We all discover hammers early in life, sometimes to our parent’s distress.
Hammers are, of course, used to drive nails mainly into wood to hold things together. They are used to bang things into place, break windows in emergencies and deliver a well-focused punch to some resisting object. People also hammer points home in arguments. In Japan the nail [person or issue] that stands up cries out to be hammered down.
We are taught to respect and be careful of the hammer because if it is misused, it can be quite dangerous.
One wonders when the hammer, as we know it, was first invented. Obviously, it was preceded by almost any hard object used to bang on or break some other hard object. One hopes the genius who figured how to combine all the elements into the modern hammer made out like a Steve Jobs in his/her day.
The value of a hammer, and what it can do, has been an interesting question for quite a long time. Generally, the use of the hammer is seen as just one small step in more extensive undertakings, and therefore it is not singled out for any special recognition or value.
Some years ago, a small specialty chemical company in Massachusetts built a new plant which was having trouble getting started after its completion. The managers hemmed, hawed, and fussed to no avail. Then the CEO had the idea to call in an MIT professor he knew to take a look. The Professor drove out to the plant about an hour away. He then walked around the plant for a half hour scrutinizing all its steps and pipes and then asked for a ladder and a hammer. They were supplied. He carefully put the ladder up against one particular pipe, climbed half way up the ladder, and sharply struck the hammer once on that pipe. Immediately there was a loud gurgling noise, which he told the managers indicated the plant was finally working. Then he went back to MIT.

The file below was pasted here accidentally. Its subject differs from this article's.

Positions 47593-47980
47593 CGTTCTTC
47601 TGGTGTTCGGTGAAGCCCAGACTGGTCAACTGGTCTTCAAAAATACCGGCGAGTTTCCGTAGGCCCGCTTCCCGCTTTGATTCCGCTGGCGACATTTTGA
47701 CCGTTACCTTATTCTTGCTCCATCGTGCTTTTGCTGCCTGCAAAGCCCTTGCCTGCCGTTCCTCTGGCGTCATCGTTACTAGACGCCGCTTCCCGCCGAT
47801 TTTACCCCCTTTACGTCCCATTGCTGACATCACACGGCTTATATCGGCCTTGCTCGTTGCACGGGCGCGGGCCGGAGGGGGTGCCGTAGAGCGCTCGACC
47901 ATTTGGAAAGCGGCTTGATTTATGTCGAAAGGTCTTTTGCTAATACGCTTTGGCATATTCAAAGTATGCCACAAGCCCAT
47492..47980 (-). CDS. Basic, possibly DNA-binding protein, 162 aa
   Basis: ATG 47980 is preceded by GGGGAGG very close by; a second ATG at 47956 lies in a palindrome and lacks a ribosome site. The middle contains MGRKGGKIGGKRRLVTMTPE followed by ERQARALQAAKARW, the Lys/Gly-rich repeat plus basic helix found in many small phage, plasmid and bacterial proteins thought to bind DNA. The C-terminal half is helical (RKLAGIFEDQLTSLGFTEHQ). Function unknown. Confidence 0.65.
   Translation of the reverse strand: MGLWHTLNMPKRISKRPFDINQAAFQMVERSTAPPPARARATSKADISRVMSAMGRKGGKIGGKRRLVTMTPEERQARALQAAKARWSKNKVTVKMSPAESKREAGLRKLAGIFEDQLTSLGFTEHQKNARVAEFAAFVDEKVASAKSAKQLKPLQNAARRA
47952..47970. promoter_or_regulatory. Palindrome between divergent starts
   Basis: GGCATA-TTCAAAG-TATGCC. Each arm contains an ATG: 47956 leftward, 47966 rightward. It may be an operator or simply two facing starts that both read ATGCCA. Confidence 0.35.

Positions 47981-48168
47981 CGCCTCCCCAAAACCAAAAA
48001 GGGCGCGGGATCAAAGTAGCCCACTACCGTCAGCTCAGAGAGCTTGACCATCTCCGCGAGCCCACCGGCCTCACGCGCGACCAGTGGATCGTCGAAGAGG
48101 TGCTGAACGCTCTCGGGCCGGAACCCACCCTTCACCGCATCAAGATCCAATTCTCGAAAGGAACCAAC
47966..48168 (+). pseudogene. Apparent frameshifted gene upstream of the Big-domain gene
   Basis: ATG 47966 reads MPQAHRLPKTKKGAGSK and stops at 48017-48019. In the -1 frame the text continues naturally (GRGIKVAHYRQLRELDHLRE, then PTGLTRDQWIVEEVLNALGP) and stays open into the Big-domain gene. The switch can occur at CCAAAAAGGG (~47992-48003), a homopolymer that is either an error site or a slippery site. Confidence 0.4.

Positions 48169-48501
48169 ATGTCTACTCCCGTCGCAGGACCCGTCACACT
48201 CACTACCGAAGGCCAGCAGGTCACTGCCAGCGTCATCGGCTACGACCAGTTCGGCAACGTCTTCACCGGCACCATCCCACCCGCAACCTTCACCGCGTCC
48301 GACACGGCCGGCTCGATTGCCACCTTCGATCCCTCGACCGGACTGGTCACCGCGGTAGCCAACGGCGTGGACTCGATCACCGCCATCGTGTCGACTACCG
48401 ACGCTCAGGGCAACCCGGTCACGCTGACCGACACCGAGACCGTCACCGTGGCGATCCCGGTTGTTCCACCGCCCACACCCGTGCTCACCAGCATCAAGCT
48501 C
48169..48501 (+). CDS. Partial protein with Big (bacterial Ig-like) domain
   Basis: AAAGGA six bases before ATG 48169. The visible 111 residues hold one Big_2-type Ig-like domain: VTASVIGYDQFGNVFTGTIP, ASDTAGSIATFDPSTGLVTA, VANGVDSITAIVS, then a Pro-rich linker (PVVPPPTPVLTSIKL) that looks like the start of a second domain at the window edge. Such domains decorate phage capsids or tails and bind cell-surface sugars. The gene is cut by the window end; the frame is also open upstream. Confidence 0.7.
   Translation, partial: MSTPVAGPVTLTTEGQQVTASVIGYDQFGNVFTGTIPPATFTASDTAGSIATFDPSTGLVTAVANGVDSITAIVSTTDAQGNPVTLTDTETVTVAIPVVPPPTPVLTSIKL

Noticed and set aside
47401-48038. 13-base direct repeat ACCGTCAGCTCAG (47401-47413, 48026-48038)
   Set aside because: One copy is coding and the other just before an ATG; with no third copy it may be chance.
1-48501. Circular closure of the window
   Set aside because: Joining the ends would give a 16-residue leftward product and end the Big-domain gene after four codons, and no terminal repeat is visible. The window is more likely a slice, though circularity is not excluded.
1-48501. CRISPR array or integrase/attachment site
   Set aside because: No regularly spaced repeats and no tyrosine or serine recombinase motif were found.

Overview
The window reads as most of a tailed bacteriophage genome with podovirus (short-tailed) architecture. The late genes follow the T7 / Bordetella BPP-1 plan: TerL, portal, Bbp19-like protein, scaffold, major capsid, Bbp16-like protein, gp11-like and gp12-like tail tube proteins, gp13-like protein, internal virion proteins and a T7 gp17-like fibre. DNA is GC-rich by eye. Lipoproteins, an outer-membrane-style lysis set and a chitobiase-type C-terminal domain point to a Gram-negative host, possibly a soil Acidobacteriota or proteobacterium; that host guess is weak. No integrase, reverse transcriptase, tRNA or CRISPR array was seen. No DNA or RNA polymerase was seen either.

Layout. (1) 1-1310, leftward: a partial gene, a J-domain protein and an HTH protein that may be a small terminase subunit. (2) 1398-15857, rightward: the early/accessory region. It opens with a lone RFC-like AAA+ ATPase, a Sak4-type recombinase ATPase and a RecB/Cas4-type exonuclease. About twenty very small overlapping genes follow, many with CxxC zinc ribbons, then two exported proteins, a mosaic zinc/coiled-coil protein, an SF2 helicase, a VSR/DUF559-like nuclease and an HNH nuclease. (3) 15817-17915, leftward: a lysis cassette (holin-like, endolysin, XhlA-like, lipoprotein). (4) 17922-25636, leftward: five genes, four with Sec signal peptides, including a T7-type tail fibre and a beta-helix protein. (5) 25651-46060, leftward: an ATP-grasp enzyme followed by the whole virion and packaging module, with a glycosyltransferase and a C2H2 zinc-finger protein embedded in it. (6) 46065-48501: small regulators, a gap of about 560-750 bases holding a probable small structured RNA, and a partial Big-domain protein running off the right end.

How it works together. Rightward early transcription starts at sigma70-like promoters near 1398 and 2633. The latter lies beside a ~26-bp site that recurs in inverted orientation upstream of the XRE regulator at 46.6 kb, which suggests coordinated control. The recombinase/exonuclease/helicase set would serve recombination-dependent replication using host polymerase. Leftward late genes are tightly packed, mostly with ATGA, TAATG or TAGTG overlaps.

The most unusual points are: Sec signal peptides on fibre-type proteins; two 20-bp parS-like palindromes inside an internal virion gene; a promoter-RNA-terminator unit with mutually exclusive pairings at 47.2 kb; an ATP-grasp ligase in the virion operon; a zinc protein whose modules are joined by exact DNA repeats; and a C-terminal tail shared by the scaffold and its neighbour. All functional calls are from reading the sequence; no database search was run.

About 10 days later the CEO received his bill which simply said “For services: $10,000.” The CEO thought that was pretty steep, so he consulted his board for advice. They suggested that he request itemization.
The professor immediately complied. “Services rendered: $5 for the hit with hammer, $9,995 for knowing where to hit.”
The bill was promptly paid.
So much for taking hammers for granted. Without the hammer, the $9,995 of knowledge would have been worthless!